Figure 5. Infection of CD4+ T cell subsets by CCR5- and CXCR4-using viruses. CD4+ T cells were isolated from five donors and infected with JR-CSF (CCR5-using) or HXB2 (CXCR4-using) Env-pseudotyped GFP reporter viruses. Over 1 million events were collected on a LSR Fortessa flow cytometer 3 days post infection. (A) JR-CSF preferentially infected memory CD4+ T cells including CM, TM and EM. In contrast, HXB2 preferentially infected naïve T cells. Both viruses were able to infect TSCM. (B) Removal of JR-CSF infected TSCM (CD3+CD4+CD45ROCD27+CCR7+CD122+CD95+) from the infected naïve T cell gate (CD3+CD4+CD45ROCD27+CCR7+, as TSCM share the markers CD45ROCD27+CCR7+ with naïve T cells) revealed a low level of infection of naïve T cells by JR-CSF, whereas HXB2 maintained a relatively high level of infection of naïve T cells. Percentages represent the percentage of naïve T cells infected by each virus, which are TSCM. Bar graphs represent the median and range.
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The preferential infection of memory T cell subsets by the CCR5-using JR-CSF could be facilitated by high expression of the co-receptor CCR5 on these subsets [21,27,28,29]. Similarly, the preferential infection of naïve T cells by the CXCR4-using HXB2 may have been facilitated by naïve T cells expressing higher levels of CXCR4 [27,28]. Both JR-CSF and HXB2 infected a similar proportion of TSCM cells, approximately 6%–7%; this level of infectivity by the CCR5-using JR-CSF could be contributed to by TSCM expressing a low level of CCR5 compared to other memory T cell subsets (reported above). It is perhaps not surprising that the CXCR4-using HXB2 infected a proportion of TSCM, as this virus can infect other memory CD4+ T cell subsets.

Investigation into the proportion of infected CD45ROCD27+CCR7+ T cells which are TSCM (CD45ROCD27+CCR7+CD95+CD122+) revealed that the majority of CD45ROCD27+CCR7+ cells infected by CCR5-using JR-CSF were TSCM (infected mean CD45ROCD27+CCR7+ 12.00 +/− 5.52%, TSCM 7.80 +/− 5.07%, 62 +/− 16% of CD45ROCD27+CCR7+ T cells are TSCM, Figure 5B). In contrast, the minority of CD45ROCD27+CCR7+ T cells infected by CXCR4-using HXB2 were TSCM (infected mean CD45ROCD27+CCR7+ 5.13 +/− 2.00%, TSCM 6.32 +/− 1.65%, 25 +/− 7% of CD45ROCD27+CCR7+ T cells are TSCM, Figure 5B). The overall percentages of TSCM infected by JR-CSF and HXB2 were similar; suggesting that it is the number of naïve T cells infected which increases with CXCR4-using viruses compared to CCR5-using viruses.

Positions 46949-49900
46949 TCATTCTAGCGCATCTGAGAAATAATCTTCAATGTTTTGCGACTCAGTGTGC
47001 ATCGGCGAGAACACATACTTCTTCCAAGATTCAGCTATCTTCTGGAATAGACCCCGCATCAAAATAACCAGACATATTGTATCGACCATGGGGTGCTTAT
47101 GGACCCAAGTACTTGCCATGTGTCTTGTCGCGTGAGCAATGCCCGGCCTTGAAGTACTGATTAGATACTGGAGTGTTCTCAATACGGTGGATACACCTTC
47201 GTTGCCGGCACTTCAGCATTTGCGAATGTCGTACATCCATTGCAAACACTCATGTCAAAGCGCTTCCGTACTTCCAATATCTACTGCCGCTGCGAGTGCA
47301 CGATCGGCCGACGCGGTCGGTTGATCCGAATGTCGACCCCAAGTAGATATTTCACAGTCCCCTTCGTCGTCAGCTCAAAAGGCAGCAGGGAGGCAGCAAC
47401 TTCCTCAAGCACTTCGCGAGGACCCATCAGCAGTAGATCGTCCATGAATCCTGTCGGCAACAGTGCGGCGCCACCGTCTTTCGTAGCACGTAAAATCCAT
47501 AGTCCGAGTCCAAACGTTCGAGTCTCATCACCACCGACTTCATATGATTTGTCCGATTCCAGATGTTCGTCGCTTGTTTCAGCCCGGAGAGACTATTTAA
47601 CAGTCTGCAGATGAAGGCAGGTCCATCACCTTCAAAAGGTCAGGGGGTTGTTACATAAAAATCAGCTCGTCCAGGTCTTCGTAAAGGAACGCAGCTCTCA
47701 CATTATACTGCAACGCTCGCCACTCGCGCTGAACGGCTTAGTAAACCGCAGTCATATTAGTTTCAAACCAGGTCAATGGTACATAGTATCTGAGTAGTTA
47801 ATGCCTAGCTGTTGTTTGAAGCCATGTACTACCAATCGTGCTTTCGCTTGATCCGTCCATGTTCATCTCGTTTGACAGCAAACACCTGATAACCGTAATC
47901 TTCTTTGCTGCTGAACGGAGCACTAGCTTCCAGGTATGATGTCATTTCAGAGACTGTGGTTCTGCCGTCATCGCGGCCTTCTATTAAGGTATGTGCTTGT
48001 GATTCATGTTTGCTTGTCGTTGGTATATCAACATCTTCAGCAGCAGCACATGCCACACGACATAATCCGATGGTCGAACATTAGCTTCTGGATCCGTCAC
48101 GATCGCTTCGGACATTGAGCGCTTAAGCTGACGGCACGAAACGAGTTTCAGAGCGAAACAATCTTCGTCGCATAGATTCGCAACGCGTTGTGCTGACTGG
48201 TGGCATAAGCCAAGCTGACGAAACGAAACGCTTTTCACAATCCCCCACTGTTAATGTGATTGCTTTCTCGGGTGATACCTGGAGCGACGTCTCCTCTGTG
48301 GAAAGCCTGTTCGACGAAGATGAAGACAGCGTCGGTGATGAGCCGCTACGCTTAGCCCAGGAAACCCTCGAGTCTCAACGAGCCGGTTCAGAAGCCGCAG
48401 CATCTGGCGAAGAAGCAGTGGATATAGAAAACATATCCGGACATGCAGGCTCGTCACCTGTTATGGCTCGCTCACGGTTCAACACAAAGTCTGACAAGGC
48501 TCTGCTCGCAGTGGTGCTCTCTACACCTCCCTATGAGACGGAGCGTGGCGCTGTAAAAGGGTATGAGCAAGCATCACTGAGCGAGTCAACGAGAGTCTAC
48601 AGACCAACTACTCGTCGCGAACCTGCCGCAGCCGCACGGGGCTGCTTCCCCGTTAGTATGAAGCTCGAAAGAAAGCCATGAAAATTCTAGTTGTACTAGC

Infection of TSCM by CCR5- and CXCR4-using viruses in vitro has not been previously reported. This finding, combined with the reported potential of TSCM to be a long-lived reservoir for HIV-1 [12,16], is potentially important for the development of therapeutics targeting the HIV-1 reservoir for both CCR5- and CXCR4-using viruses. It is also important knowledge for therapies targeting subtype B HIV-1 strains, as approximately 40%–50% of subtype B viruses undergo a co-receptor switch during progression to advanced stages of infection [30,31], suggesting infection of TSCM could potentially be maintained throughout HIV-1 disease progression.

2.3. Measurement of Infection in CD4+ T Cell Subsets by HIV-1 Subtype C Viruses

We next tested the assay system using GFP reporter viruses pseudotyped with CCR5-using HIV-1 Envs isolated from two subjects infected with HIV-1 subtype C (subjects 258 and 1136). These Envs, and the clinical characteristics of the subjects have been described in detail recently [32,33]. The Env clones from subject 258 used here were 258-E-5, 258-E-6, 258-E-20 and 258-E-23, and those from subject 1136 were 1136-E-1, 1136-E-4, 1136-E-11 and 1136-E-12 [32,33]. All of the subtype C Envs exclusively used the CCR5 co-receptor [21,22].

CD4+ T cells from five healthy donors were used to determine CD4+ T cell subset tropism of these viruses (Figure 6), using the strategy outlined in Figure 4. All HIV-1 subtype C Envs mediated comparable levels of CD4+ T cell infection (mean 2.0 +/ 0.7%), similar to levels demonstrated for the HIV-1 subtype B CCR5-using JR-CSF control virus (1.8 +/ 0.8%). All subtype C viruses preferentially infected memory T cell subsets, similar to JR-CSF; CM T cells were preferentially infected (mean 258 Envs 22.23 +/ 7.26%, 1136 Envs 28.30 +/ 10.89%), then TM (mean 258 Envs 17.10 +/ 6.59%, 1136 Envs 20.32 +/ 9.89%) and EM (mean 258 Envs 10.26 +/ 6.18%, 1136 Envs 8.79 +/ 3.22%, Figure 6A–C). Viruses from both subjects 258 and 1136 infected a similar proportion of TSCM (7 and 5% respectively), naïve T cells (16 and 13% respectively) and a lower proportion of EMRA cells (1%, Figure 6D–F).